Heritage Park Bike Path
James H.Floyd State Park
James Island County Park 
Jellystone Park
John Tanner Park
Lake Allatoona
Lake Sidney Lanier
Lake Winnepesaukah
Little River Canyon Center
Live Oak Landing
Lula Lake Land Trust
Mammoth Cave National Park
McIntosh Reserve
McKinney Campground
Moto Mountain ATV Park
New Echota Cherokee Capitol
Old Stone Fort State Park
Noccalula Falls Park
Pine Mountain RV Park
Red Top Mountain State Park
Ridge Ferry Park
Rock Town - Pigeon Mountain
Rocky Mountain Rec. Area
Rolater Park
Rome, Georgia
Salt Springs Recreation Area
Silver Springs, Florida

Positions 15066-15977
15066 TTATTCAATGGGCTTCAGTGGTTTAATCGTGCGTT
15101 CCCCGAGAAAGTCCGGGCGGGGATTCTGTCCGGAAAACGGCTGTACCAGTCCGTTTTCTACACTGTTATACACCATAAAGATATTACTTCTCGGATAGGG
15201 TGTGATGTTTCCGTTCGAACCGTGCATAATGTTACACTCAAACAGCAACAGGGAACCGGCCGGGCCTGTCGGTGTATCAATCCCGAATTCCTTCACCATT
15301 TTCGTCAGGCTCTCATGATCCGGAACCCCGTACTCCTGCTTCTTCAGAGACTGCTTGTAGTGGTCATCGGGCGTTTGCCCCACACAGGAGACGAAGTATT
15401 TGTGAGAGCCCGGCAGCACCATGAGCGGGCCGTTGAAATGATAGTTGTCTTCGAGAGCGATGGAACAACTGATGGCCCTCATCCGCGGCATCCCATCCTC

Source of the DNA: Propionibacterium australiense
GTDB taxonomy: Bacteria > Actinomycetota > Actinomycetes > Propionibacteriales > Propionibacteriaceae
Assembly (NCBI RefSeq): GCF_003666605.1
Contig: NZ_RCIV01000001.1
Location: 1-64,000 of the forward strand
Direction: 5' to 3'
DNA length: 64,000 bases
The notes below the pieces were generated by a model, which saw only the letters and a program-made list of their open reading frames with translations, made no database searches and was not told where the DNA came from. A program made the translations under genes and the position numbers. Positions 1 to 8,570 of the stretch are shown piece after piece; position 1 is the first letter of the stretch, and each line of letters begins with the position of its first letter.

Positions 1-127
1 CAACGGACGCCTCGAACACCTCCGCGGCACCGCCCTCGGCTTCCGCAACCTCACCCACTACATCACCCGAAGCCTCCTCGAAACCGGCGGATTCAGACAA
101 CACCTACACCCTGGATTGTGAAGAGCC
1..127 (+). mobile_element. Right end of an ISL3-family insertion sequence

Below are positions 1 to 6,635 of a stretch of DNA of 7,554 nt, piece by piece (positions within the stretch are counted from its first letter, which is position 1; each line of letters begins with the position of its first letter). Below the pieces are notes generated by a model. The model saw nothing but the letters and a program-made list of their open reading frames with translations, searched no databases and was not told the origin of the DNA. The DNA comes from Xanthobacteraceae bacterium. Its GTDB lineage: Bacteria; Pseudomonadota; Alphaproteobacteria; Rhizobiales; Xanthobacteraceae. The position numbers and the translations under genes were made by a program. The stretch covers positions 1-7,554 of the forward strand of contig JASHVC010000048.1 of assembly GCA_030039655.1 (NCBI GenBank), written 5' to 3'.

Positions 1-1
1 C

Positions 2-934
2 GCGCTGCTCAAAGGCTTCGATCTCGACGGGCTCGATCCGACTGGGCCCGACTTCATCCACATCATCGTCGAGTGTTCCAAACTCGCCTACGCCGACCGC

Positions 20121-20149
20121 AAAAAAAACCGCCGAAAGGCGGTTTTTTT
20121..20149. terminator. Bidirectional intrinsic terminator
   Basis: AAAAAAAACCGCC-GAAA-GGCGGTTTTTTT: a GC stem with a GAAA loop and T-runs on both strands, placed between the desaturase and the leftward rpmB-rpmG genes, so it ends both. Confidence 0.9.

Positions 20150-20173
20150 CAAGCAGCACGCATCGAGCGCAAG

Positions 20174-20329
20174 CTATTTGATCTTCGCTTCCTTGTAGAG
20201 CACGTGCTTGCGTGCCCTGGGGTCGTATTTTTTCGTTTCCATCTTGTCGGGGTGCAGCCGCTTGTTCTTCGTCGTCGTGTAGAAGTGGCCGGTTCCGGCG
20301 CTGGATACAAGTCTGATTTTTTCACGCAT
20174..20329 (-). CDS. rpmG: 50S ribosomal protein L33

Stone Mountain. Park
Tannehill  State Park
Tellus Science Museum
Topsail Hill Preserve State Park
The Southern Museum
Townsend KOA
Townsend, town of
Up The Creek RV  Camp
US Space and Rocket Center
Vogel State Park
Wild Animal Safari
World of Coke




What's Up?
We are proud to announce our new affiliation with eParks! When you purchase products from the eParks store, proceeds go straight to the National Parks system. It's an easy way to support our national parks, and you get something in return! Visit the eParks website to see the variety of products available.


Latest Updates:
Up The Creek RV Camp - A New Favorite In Pigeon Forge, Tennessee - More  

Up The Creek RV Camp is located off Wears Valley Road just minutes from the bustling Pigeon Forge strip. The "RV camp" is convenient to all the tourist attractions, yet the setting is extremely quiet and peaceful. You might notice they don't all it a campground, and they don't call it an RV park either. It's called an "RV camp." That term is very fitting.